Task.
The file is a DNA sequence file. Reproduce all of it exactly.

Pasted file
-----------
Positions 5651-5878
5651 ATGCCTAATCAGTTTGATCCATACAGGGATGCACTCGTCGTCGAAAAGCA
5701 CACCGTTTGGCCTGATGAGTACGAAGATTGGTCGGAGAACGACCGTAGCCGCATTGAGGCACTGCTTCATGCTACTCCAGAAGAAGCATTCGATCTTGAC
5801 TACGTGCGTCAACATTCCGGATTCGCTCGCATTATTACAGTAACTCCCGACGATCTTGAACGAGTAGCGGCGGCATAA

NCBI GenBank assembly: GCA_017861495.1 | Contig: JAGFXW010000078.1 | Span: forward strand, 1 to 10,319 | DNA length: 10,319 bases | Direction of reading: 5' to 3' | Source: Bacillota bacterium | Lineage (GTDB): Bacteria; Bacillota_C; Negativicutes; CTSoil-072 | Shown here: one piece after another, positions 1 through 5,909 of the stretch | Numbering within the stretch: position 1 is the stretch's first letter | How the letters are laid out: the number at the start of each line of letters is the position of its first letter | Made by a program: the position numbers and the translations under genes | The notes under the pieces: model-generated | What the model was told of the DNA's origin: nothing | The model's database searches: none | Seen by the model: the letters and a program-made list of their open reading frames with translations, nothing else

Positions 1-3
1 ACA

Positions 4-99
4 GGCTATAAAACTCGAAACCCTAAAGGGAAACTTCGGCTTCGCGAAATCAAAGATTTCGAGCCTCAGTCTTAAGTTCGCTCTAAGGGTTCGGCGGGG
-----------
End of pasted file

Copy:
Positions 5651-5878
5651 ATGCCTAATCAGTTTGATCCATACAGGGATGCACTCGTCGTCGAAAAGCA
5701 CACCGTTTGGCCTGATGAGTACGAAGATTGGTCGGAGAACGACCGTAGCCGCATTGAGGCACTGCTTCATGCTACTCCAGAAGAAGCATTCGATCTTGAC
5801 TACGTGCGTCAACATTCCGGATTCGCTCGCATTATTACAGTAACTCCCGACGATCTTGAACGAGTAGCGGCGGCATAA

NCBI GenBank assembly: GCA_017861495.1 | Contig: JAGFXW010000078.1 | Span: forward strand, 1 to 10,319 | DNA length: 10,319 bases | Direction of reading: 5' to 3' | Source: Bacillota bacterium | Lineage (GTDB): Bacteria; Bacillota_C; Negativicutes; CTSoil-072 | Shown here: one piece after another, positions 1 through 5,909 of the stretch | Numbering within the stretch: position 1 is the stretch's first letter | How the letters are laid out: the number at the start of each line of letters is the position of its first letter | Made by a program: the position numbers and the translations under genes | The notes under the pieces: model-generated | What the model was told of the DNA's origin: nothing | The model's database searches: none | Seen by the model: the letters and a program-made list of their open reading frames with translations, nothing else

Positions 1-3
1 ACA

Positions 4-99
4 GGCTATAAAACTCGAAACCCTAAAGGGAAACTTCGGCTTCGCGAAATCAAAGATTTCGAGCCTCAGTCTTAAGTTCGCTCTAAGGGTTCGGCGGGG